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Thanks to Open Age member Kate Simpson for sharing another wonderful piece of her writing – this time something quite magical to reflect upon about ageing and youth…..

LONG LOST LADY

There was a time when I used to look in the mirror and a young girl stared back at me. I do wonder where she has gone. Is she hiding behind it? Or maybe she is in another mirror. One day I tried searching for her. I took down all the mirrors in the house examined them thoroughly but no sign. Where are you I cried? The silence haunted me like the ghost of a forgotten age. I moved the furniture looked under beds even in the garden shed. No sign. Finally I started to ask the meter reader, the postman. Who both looked at me rather strangely but said nothing. I rang my best friend and on my asking “have you seen the lady in the mirror?” She asked me if I had seen my doctor lately. I have to admit I was so affronted by this I slammed the phone down. Needless to say I had no intention of seeing anybody let alone a doctor. I became a recluse. I was too busy in my search to entertain visitors. Dust settled on the furniture except for the mirrors which were polished daily. In case a speck of dirt hid my long lost lady. Even eating became an unnecessary chore. Occasionally cold baked beans sufficed eaten straight from the can of course. Water straight from the tap (I was too busy in my quest to boil the kettle). So it was back to the mirror. This time I spoke to all of them in the house. I pleaded and pleaded. Where has she gone? Each day I repeated my question and continued to do so until I was old and blind. It was only then I looked and there she was. Young and beautiful once more.

© Kate Simpson

Time with Friends by Kate Simpson

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A big thank you to Kate, an Open Age Creative Writing group member, who has submitted her inspiring and heart-warming piece about friendship to share with our readers on Wordwise:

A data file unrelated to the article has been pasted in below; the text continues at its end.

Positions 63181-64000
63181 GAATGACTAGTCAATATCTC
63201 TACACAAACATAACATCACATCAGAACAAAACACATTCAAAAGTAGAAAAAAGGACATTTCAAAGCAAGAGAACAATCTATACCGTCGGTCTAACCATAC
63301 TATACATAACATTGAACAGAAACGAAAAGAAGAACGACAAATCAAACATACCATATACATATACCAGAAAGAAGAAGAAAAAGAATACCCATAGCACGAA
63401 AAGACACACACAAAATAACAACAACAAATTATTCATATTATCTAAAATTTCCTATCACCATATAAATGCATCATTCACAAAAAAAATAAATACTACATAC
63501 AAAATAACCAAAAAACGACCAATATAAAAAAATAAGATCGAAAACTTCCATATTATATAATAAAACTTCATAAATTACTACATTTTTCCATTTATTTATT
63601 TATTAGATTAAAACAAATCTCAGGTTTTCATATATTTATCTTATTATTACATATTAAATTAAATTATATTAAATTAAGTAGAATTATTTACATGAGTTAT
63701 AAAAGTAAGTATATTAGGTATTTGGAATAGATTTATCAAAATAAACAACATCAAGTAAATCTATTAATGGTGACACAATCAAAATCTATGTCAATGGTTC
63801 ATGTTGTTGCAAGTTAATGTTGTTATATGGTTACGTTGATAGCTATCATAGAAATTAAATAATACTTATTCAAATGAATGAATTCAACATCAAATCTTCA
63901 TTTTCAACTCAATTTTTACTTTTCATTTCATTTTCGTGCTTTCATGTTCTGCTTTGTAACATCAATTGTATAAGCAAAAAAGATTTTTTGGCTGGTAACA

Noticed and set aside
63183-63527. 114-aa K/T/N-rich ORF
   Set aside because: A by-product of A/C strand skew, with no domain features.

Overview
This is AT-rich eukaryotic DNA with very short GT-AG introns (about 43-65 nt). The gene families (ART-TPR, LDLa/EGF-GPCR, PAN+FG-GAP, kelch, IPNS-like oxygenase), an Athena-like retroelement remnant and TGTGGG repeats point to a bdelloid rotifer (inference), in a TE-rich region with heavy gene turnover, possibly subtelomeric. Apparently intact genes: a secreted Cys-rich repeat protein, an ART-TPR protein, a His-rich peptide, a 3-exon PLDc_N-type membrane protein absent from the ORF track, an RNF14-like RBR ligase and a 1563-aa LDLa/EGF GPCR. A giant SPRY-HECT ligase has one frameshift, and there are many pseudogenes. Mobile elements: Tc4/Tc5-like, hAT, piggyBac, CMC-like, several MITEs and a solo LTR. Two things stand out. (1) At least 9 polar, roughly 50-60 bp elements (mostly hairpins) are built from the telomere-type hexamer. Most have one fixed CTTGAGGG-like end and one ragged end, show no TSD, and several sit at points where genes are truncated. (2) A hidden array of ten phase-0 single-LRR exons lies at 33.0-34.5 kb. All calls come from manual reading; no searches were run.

Time with friends

Brighton belle I think of her. Many a time have we giggled over lost causes, and when down comforted each other usually over a meal.

The Polish accent is still strong and reminds me of my uncle long since passed. Our mutual love of food especially Polish food is something we share.

It is because of her that I make the trip to Brighton.  Her kindness kills my sadness. Our memories make me happy.

Polish princess or Brighton belle she’s my forever friend.

© Kate Simpson

A Red World! A poem by Dee Hindin

A big thank you to Dee Hindin for sharing her wonderful, inspiring poem about a red world! I started to see life differently after hearing Dee recite this piece!

A Red World!

 

Red, Red, Red are the buses that stretch end to end

On the street known as Oxford, in London’s West End

Red are the apples, ‘tho different in tone

As are the grapes and the big red plums

That are sold on the barrows, at this and that turn.

 

Red is the jacket the girl wears with aplomb,

And red are the shoes upon which she dashes along.

Mail boxes are red, some large and some small

And another for franked mail, standing quite tall.

 

Red are the stop lites that never stop blinking

Before crossing the street, is it safe? You are thinking’

 

Red are the small flashing lites, standing like sentinels

Round unfinished buildings, and red are the stands

That warn of holes in the road, down which you look

And wonder. What is it they’re doing, if anything at all!

 

Red are the flowers on the lampposts tall,

Making pretty the road, along which you stroll.

 

Red are the sweaters swaying in the breeze on the stall

In the market, where one is a bargain, buy two, get one free!

The rest twist sensuously as if asking

Buy me, buy me, please, please

 

Everywhere the red cross flag fluttering in the breeze,

Stuck on cars, on doors and in windows, to.

St George for England, once that’s what was said

Now it’s for a ball into net by fair means or foul!

 

Flowers nodding and dipping on a stall

Peonies, poppies. Geraniums bright,

Red ones in pots, they catch the eye.

Sold! Wrapped in gay paper, red spots on white.

 

The Red sign that says “zollo”, what was that

Over a store? It had red windows as well.

Is it a sale? If so, what’s for sale?

The customers appear to be predominately male!

 

A red telephone box! My! That now is rare,

Once you could see one from miles away.

Red was the carpet covering the hotel floor

Trampled by feet rushing out the swing door.

 

The red of the sun as it sets in the sky,

Turning different shades as it sinks lower and lower,

Reflected in windows and everything shiny.

It’s a red, red world in which we are so tiny.

 

The red of the overheads just before they flare,

The red of her mouth, in the doorway over there.

The red of her nails, blood red are her toes.

The color of my world, as the daylite goes.

© Dee Hindin